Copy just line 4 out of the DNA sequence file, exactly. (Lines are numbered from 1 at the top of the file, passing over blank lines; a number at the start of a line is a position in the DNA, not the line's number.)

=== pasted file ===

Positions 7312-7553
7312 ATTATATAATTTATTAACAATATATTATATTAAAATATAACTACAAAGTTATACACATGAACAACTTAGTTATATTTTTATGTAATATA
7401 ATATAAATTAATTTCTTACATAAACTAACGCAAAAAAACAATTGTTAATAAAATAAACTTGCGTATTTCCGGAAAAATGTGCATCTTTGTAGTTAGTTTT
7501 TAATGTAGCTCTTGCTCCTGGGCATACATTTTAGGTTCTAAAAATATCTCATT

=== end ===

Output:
7501 TAATGTAGCTCTTGCTCCTGGGCATACATTTTAGGTTCTAAAAATATCTCATT